A Brief Guide to the Federal Criminal Appeals Process
When a criminal case goes to trial the stakes are incredibly high, but a trial court case decision may not be the only opportunity a defendant has to obtain a favorable outcome.
Some form of appellate courts have been around in the United States since 1789, with the current system being established in 1891. These are known as the United States courts of appeals, or circuit courts. These courts serve designated geographic jurisdictions throughout the US and decide appeals from district courts in their federal judicial circuits.
There are thirteen courts of appeals in the US, eleven of which cover large geographic swaths of the country (three or more states each), the twelfth of which covers Washington DC, and the thirteenth of which covers the whole country and only hears cases involving certain subject matter. All of these appellate courts are one step below the US Supreme Court.
Who can file an appeal?
Following a criminal trial decision, only the defendant may file an appeal of the verdict. The government may not appeal a “not guilty” verdict of a defendant, but both the government and the defendant have the option to appeal the sentence that was imposed on the defendant. The party filing the appeal is known as the “appellant,” while the opposing party is known as the “appellee.”
The right to appeal can vary significantly from state to state, and also varies in the type of decisions and cases that can be appealed. An appeal “as of right” is a type of case that certain statutes or other legal principles explicitly state can be appealed. The courts cannot refuse to hear an “as of right” appeal. A discretionary appeal, on the other hand, must receive permission to be filed, and it can be refused by the trial court, the appellate court, or both. In general, the grounds for an appeal usually revolve around the concept of “error.” This broad concept can refer to any number of mistakes or factors that could occur during a trial that would result in an erroneous decision or unfair procedure.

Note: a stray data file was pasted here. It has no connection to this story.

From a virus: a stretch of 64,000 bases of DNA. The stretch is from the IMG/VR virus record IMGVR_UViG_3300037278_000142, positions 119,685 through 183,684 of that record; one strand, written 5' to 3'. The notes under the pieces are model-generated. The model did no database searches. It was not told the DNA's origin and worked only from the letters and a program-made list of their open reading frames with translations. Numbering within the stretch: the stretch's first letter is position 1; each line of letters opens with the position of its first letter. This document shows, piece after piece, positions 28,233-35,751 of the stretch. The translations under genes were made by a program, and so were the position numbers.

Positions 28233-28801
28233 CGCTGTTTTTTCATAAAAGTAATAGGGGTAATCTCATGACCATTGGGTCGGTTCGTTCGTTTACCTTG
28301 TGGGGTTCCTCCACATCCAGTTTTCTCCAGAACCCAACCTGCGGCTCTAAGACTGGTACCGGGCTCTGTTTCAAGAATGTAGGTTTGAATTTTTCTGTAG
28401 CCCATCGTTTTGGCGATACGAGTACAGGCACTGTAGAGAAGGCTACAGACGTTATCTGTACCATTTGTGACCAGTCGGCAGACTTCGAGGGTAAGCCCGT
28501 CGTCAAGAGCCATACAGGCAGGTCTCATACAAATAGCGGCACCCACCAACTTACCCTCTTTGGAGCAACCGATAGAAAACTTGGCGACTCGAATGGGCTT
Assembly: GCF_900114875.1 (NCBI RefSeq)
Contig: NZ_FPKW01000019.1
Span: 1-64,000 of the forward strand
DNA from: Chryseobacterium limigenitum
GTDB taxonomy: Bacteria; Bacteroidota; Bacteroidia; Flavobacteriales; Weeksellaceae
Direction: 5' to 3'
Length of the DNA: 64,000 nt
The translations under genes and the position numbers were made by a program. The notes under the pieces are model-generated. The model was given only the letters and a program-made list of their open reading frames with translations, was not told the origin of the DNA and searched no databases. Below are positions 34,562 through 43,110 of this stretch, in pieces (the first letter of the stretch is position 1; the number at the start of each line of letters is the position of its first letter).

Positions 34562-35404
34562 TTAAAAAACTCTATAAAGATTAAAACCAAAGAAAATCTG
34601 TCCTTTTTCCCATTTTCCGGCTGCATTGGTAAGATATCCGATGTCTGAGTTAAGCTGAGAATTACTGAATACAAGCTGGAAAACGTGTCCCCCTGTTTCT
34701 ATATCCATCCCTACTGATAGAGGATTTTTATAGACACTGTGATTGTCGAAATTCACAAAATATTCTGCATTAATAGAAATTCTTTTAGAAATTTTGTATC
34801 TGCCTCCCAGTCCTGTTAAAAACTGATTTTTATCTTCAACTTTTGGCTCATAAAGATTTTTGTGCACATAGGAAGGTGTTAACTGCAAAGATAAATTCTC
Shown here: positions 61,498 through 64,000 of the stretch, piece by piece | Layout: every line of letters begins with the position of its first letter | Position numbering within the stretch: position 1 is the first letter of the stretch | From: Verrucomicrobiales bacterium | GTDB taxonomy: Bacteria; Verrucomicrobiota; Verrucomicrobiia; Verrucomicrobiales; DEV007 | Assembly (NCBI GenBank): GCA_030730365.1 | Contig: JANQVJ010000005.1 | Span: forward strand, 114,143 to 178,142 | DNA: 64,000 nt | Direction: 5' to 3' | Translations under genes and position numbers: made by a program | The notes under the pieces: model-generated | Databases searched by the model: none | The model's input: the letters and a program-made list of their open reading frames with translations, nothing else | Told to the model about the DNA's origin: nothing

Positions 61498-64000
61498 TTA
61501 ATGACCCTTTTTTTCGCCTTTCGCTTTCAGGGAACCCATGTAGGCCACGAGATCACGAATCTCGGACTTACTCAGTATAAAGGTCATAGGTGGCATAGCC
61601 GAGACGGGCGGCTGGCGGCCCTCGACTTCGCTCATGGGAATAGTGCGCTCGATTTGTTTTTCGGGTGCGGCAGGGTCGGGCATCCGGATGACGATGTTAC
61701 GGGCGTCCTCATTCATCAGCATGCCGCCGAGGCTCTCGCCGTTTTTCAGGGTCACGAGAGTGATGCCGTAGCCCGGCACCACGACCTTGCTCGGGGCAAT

How does it work?
Unlike trial courts, appellate courts do not hear new evidence, call witnesses, nor do they conduct any new trial proceedings. Normally, a panel of three judges will review the written record of the trial as well as the legal arguments of the appellant and the appellee. Lawyers from either side of the trial case in question file these arguments, known as briefs. The appellant must demonstrate that some legal error was made in the trial court that affected the outcome, while the appellee will attempt to defend why the trial court was justified in its ruling. Normally, appeals will be decided based only on the written arguments, but the panel of judges may allow each party to present brief oral arguments to the court as well.
The panel of judges will meet and decide on an outcome for the appeal. One of the judges will write a formal opinion of the court explaining the decision, and if there is a dissenting judge he or she will write a formal dissent explaining why he or she disagrees with the appellate court’s ruling.
The court may affirm the trial court’s decision, reverse it, or remand the case which sends it back to the trial court for further action or an entirely new trial.
A vast majority of federal appeals will be final following the circuit court’s decision, but in some cases the appellant may file a “writ of certiorari” to request that the US Supreme Court hear the appeal. The Supreme Court only ends up taking about 1% of the cases they are requested to hear every year, so this is a rare option.
There are numerous other intricacies and complexities involved in filing an appeal, so please contact the Whalen Law Office for the knowledge and experience you need to achieve a victory in your federal appeal.